40s --> 50s
70s --> 80s
80s --> 90s
Title: Re: I can last 45years on the 4% rule?
Post by: Boofinator on February 22, 2019, 09:33:54 AM
For us, having a mortgage in retirement is a bad decision as it hinders our ability to tax gain harvest and do Roth conversions at 0% taxed. 

Same here, plus the higher spending required to pay the mortgage affects ACA eligibility. We paid off our mortgage once we reached FI for those reasons and because (as others here pointed out) holding a mortgage in retirement increases sequence of returns risk. A mortgage itself isn't an inflation hedge, it's the real estate purchase that is. If the dollars you're using for your mortgage payments don't keep up with inflation there's no benefit.

https://www.kitces.com/blog/why-a-mortgage-is-not-actually-an-inflation-hedge-itself-but-can-provide-access-to-investments-that-are/

Interesting analysis from Kitces. I mostly agree with the conclusions, with the exception that equities act as an inflation hedge. From what I've read on the topic, historical equity returns have a roughly rainbow-shaped relationship with inflation rate: increasing with inflation up to a point, but then decreasing with higher levels of inflation (to the point where some of the worst nominal equity returns have coincided with high periods of inflation). Overall, the correlation between inflation and equity returns is negligible if not non-existent.

Yeah, there doesn't appear to be a lot of correlation. Looking at decades only, the 80s had great returns and high inflation but the 40s had average returns and similar inflation. The 70s had mediocre returns with high inflation (inflation beat equity returns, unlike the 40s; hence the famous article, "The Death of Equities").

It's probably better analyzed on a year-by-year basis.

And then there was this decade, with relatively low inflation but exceptional returns. There are lots of good reasons to keep a mortgage versus paying it off, but the inflation hedge argument just doesn't hold water.
Title: Re: I can last 45years on the 4% rule?
Post by: Boofinator on February 22, 2019, 10:12:10 AM
Quote
A mortgage itself isn't an inflation hedge, it's the real estate purchase that is. If the dollars you're using for your mortgage payments don't keep up with inflation there's no benefit.

https://www.kitces.com/blog/why-a-mortgage-is-not-actually-an-inflation-hedge-itself-but-can-provide-access-to-investments-that-are/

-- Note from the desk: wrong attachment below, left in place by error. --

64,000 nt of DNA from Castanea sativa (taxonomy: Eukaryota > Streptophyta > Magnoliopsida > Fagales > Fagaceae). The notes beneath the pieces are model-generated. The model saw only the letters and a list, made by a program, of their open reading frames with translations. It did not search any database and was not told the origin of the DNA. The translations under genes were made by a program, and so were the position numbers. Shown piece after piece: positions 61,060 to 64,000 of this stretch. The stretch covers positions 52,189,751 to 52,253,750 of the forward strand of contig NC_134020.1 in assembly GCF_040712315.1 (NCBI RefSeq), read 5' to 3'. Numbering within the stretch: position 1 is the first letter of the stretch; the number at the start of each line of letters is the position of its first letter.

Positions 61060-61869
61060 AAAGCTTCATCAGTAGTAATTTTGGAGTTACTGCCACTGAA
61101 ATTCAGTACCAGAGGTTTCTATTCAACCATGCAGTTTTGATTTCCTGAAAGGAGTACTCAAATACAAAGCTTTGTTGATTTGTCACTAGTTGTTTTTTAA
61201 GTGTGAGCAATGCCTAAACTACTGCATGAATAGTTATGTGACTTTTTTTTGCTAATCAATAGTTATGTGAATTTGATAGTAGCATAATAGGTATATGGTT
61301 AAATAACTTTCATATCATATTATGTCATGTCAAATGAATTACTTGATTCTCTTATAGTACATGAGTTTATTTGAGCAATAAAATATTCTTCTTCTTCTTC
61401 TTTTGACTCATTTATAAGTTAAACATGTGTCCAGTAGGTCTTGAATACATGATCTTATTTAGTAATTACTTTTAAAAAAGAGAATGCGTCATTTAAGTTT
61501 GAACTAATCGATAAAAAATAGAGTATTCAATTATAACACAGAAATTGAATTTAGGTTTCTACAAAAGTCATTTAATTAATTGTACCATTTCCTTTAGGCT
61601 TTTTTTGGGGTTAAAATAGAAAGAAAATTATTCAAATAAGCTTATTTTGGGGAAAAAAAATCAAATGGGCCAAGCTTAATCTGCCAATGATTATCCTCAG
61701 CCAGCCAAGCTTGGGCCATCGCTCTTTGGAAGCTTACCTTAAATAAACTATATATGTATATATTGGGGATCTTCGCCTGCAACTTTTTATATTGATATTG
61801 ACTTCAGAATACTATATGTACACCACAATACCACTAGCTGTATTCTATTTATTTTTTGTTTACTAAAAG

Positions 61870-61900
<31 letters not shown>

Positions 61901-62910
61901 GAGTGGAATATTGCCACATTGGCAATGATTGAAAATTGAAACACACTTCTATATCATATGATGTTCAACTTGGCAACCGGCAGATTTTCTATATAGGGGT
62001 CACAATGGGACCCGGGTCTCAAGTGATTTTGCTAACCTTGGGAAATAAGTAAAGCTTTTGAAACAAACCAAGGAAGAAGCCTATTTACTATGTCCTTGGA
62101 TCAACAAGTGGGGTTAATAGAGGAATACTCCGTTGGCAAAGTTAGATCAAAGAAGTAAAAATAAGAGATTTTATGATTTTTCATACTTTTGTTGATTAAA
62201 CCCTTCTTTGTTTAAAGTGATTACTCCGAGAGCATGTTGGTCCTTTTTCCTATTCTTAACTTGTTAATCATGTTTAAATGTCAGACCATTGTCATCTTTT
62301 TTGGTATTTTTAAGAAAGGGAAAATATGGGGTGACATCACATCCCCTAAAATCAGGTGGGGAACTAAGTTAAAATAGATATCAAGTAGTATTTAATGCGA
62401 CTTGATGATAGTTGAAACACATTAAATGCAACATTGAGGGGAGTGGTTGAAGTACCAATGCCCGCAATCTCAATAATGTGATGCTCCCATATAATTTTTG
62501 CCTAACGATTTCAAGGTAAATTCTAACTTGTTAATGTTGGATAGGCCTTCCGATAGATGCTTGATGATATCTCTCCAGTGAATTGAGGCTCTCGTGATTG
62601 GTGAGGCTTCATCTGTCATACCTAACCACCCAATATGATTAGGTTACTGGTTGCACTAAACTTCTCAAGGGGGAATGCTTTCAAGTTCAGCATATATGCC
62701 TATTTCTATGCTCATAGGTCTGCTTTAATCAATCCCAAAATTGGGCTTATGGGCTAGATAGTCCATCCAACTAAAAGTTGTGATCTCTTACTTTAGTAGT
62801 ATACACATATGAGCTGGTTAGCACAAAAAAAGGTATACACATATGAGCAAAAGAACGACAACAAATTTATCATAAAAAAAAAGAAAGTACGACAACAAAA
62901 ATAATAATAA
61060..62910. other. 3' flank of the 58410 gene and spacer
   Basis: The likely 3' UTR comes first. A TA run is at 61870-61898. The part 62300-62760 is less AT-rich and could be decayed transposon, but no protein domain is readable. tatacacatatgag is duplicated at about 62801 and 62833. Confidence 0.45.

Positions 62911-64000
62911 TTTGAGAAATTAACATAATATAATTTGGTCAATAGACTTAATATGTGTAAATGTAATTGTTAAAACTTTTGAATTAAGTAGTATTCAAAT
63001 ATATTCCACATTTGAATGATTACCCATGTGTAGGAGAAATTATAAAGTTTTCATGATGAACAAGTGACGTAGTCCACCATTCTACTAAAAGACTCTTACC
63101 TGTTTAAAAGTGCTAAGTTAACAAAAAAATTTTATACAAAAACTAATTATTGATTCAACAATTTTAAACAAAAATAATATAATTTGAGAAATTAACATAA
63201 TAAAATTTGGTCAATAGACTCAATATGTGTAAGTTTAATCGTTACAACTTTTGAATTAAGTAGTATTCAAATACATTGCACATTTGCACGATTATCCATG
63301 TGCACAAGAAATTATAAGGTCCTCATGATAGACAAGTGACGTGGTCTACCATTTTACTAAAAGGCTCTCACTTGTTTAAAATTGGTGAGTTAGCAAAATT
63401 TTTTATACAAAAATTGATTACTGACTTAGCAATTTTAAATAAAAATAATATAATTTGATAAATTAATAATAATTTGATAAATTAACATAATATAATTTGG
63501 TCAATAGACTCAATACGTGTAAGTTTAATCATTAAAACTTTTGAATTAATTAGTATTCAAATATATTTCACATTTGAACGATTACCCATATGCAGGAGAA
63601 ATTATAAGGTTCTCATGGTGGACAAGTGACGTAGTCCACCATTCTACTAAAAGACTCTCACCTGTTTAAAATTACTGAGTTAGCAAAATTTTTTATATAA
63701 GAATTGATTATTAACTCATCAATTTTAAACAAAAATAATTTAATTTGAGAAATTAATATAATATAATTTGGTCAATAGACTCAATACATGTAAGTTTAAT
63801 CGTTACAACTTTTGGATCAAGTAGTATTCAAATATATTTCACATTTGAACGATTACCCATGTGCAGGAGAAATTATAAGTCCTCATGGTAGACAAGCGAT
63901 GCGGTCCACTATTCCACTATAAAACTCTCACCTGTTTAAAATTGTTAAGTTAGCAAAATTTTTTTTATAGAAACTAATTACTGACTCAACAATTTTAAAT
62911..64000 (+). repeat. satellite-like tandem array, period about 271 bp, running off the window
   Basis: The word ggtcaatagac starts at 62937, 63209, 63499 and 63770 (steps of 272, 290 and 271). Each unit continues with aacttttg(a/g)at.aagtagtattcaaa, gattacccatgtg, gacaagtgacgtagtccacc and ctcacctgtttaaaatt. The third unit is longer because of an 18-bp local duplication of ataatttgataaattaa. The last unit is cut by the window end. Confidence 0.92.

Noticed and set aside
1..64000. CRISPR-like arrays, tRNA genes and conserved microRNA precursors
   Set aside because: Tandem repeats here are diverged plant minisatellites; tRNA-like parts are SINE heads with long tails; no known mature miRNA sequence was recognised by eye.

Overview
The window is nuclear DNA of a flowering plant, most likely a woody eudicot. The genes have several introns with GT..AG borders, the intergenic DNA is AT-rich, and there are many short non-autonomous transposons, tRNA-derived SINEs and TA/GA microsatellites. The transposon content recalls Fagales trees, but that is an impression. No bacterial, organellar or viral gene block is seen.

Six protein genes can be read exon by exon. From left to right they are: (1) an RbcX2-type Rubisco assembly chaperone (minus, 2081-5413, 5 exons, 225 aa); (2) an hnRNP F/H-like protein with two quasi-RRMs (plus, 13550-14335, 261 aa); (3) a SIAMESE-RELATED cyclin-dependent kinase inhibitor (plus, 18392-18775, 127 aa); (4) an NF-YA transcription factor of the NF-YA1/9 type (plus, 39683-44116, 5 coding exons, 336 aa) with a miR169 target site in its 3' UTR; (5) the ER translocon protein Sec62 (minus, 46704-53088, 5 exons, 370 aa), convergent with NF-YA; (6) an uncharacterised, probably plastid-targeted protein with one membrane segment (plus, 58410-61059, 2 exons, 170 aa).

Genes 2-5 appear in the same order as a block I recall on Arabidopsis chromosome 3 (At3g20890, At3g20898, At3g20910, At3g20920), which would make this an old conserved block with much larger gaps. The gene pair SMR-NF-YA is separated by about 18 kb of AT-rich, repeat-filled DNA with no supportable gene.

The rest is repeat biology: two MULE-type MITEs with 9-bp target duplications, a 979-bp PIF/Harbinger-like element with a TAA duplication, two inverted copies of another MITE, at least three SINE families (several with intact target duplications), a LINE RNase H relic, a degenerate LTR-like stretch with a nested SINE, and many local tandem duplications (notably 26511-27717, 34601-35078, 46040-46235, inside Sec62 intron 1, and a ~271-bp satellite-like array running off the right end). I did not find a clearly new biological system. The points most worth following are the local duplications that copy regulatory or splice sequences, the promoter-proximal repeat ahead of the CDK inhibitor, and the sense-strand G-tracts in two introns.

Well, yeah. On the MMM board, we don't blow the money that could be spent on a mortgage on ski doos and upgrading a phone each year. It's invested.

Can you show that equities act as an inflation hedge? As I mentioned just a couple posts ago, all of the evidence that I have seen does not support this conclusion.

http://jamesrlothian.com/media/Equities&Inflation.PDF

There's a lag?

Quote
The  puzzle  therefore  is  not  that  equities fail the test as inflation hedges, but that they take so long to pass

This passes the smell test.

10s --> great returns in the 20s
40s --> 50s
70s --> 80s
80s --> 90s

Interesting article, thanks for sharing. I agree that intuitively, equities should act as an inflation hedge over long enough time periods. My major takeaways from the point of view of our discussion: "[He] concluded that equity markets did adjust to inflation, but that the adjustment period lasted more than a decade." "[E]quities are hedges against anticipated inflation if β = 1, and a complete inflation hedge if β = λ =1. A considerable number of studies have rejected one, and generally both of these hypotheses, finding low and even negative coefficients for β and λ."

So considering the early retiree, who needs to protect against sequence of returns risk, worst-case scenario would be high-inflation, because not only would expenses increase significantly, but equities would likely not keep up in nominal terms (at least during the decade-lag) so that they'd be pulling more money out to cover those expenses when equities are relatively down. When equities finally recover to catch up with inflation, their stash will have depleted to the point where it will be too little too late.

As I mentioned in a previous post on this thread, I've run the numbers for when paying off the mortgage increases or decreases the early retiree's success rate (from a U.S. historical perspective using cFIREsim). There are several factors involved, and I recommend each individual who is considering this option to look at the historical record to determine the optimal choice for them.
Title: Re: I can last 45years on the 4% rule?
Post by: Manatee on February 22, 2019, 02:39:56 PM
We paid off our mortgage once we reached FI for those reasons and because (as others here pointed out) holding a mortgage in retirement increases sequence of returns risk.

How so? According to ERN's charts, the safety of holding a mortgage does not increase for an 80/20 w/o mortgage except for the failsafe and SWR. In fact, with a more historically accurate 3% inflation rate, an 80/20+mortgage is almost certainly safer than an 80/20 w/o mortgage.

I'm not sure how you're thinking of "safety" but to me the higher failsafe withdrawal rate is safer. 80/20 without a mortgage has historically resulted in lower max withdrawal rates than holding the mortgage but we're fine with that tradeoff to protect against a poor sequence of returns.

A mortgage itself isn't an inflation hedge, it's the real estate purchase that is. If the dollars you're using for your mortgage payments don't keep up with inflation there's no benefit.

https://www.kitces.com/blog/why-a-mortgage-is-not-actually-an-inflation-hedge-itself-but-can-provide-access-to-investments-that-are/

Well, yeah. On the MMM board, we don't blow the money that could be spent on a mortgage on ski doos and upgrading a phone each year. It's invested.

Yes, I was referring to the money that could have been used to pay off the mortgage instead being invested in assets that don't keep up with inflation or lagging inflation (like stocks in the 70s).